I (occasionally) blog and enjoy reading blogs. My yardstick for "blog consideration" in my must-read list measures content by several criteria. I love Texas bloggers for one - pride of State and South. I love food bloggers - love of belly? Perhaps. :) I love bloggers who "keep it real", journal-ing their observations on life and their interactions within their own lives, not embellishing it for pride purposes, laying out their truths warts and all - especially young mother bloggers who are navigating the rivers of their life and attempting to circumvent the dangerous undertows which threaten to pull them under at times. There is a sense of community withing the blogosphere - a combination of "been there-done that" and "oh, WOW!" that I find appealing. And, as a "back from retirement" full time caregiver to one of our grandchildren, reaching out and being reached creates a sense of "I am not alone".
Yes, I do "have a life" lest you think I am an online lurker, seeking validation in a world of strangers whose moral fiber I know not of. :) But I believe there is value in blogging and reading blogs - nuggets of wisdom to squirrel away, loud signals of "WARNING!" when digesting the unfortunate consequences detailed, and a lifting of spirits when victories and/or hilarious happenings are sometimes regaled.
One of the blogs I follow in Google Reader had a great nugget today. I am taking the liberty of quoting from her post today. The blog is called Homesick Texan, written by Liz, and I've been a reader for several years now. I find this blog engaging on two levels - the aforementioned "Pride of State" (she's from Texas although living in New York) and "love of belly" (lots of recipes, true Texan recipes - often with a new twist). Having lived overseas many years while hailing from the Great State of Texas, I completely understand what it is like to live somewhere besides Texas yet attempt to find the ingredients to recreate the dishes I love and crave so much. I believe her blog was born of a desire to find/recreate/educate herself (and thus her readers) to that end. And, I am happy to report, she is in the process of writing her own cookbook and has a publisher lined up! (Liz writes, "And I'm excited to announce that The Homesick Texan Cookbook will be published by Hyperion in September 2011.") Guess who will be ordering copies for Christmas gifts this year?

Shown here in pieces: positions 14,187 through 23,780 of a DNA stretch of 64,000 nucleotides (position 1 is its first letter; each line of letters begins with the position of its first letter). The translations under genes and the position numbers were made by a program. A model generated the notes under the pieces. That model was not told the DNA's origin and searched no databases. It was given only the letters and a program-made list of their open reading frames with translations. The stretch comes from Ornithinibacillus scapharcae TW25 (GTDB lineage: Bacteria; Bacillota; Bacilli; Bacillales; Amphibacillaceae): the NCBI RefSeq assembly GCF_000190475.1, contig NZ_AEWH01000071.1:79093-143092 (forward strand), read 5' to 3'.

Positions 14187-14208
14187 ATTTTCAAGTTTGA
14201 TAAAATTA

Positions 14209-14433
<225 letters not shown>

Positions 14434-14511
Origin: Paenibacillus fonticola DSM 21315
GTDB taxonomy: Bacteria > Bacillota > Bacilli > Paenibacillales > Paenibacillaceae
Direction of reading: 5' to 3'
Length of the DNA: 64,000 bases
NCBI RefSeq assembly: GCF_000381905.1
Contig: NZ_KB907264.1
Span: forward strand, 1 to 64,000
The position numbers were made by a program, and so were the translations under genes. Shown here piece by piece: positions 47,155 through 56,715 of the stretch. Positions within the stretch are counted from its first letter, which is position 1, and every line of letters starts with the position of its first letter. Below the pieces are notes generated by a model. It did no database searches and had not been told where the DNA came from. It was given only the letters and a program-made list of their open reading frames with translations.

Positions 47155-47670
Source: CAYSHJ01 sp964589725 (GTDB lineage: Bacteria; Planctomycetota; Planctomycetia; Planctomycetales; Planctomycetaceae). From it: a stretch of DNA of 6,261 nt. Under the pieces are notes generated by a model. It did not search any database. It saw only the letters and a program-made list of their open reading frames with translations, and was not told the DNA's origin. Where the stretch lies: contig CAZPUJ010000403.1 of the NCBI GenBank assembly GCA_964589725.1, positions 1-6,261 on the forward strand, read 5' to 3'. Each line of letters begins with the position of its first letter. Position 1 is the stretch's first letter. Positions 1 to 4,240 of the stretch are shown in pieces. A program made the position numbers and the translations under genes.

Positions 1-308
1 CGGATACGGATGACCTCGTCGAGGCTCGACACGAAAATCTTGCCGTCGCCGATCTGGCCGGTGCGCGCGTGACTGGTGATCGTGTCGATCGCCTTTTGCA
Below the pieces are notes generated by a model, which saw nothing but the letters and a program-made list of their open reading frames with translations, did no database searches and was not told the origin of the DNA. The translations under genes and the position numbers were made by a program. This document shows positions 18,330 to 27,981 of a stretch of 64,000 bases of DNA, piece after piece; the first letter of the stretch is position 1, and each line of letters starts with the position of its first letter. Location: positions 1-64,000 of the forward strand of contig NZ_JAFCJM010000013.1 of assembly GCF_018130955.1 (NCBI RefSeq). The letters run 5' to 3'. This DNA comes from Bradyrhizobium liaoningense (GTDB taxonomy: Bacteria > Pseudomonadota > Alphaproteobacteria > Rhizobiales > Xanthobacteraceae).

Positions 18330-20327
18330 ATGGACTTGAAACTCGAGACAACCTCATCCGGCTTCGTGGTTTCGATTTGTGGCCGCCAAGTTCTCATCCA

Now that the introductions have been made, I (finally) come to the point of MY post today. Her recent post had a title involving pork chops. Not being a big pork fan, I almost skipped reading it. But the first paragraph, the very first sentence, intrigued me. "'Are you familiar with the pork chop theory?' asked food writer Virginia Willis." Hm, a pork chop theory? Okay, I'll bite (no pun intended, believe it or not).
Reading to the end, I got to the last paragraph where she elaborates and shares this wonderful truth:
"Willis, a veteran author, was giving me tips about what to expect when my book is published, emphasizing how all authors can help each other. To illustrate her point, she quoted Nathalie Dupree who came up with the pork chop premise."
"According to Dupree, if you cook one pork chop in a pan on high heat it will burn. But if you cook two pork chops in a pan, the chops will cook evenly as each chop’s fat will feed the other. As Willis has written, “It’s the ultimate in giving, sharing, and developing mutually beneficial partnerships and relationships. It’s not about competition, it’s about sharing the fat, sharing the love.”
So, pork chops aside, this "universal truth" is one that really spoke to me! Trying to do big tasks "on my own", whether for pride, reluctance to ask for assistance or just plain old stubbornness, have often resulted in my "being burned". But having a team, sharing the load - as well as sharing the credit - almost always ends in a sense of accomplishment and camaraderie. The Bible speaks of this as well when it says, "Two are better than one because they have a good return for their labor." (Eccl. 4:9) But how often I forget this as I strive and yet do not succeed. I have often been the author of my own discontent by insisting on either doing it MY way, doing it alone or, worse, wearing the sackcloth and ashes of the "Woe is me!" personae that infers that she has it rough, "it's tough to be me" and becomes hostile to (dare I say) my husband for not reading my mind. Judge Judy would have a hey day with me on those days.
Anyway, that's my two-cents for the day. My "nugget of wisdom" to share. Take it for what it's worth. And I hope you'll meander over to Liz's blog, Homesick Texan, and enjoy the photos, recipes and insights she shares.
I still don't like pork chops. But I do like universal truths. Food for thought, the best meal of all?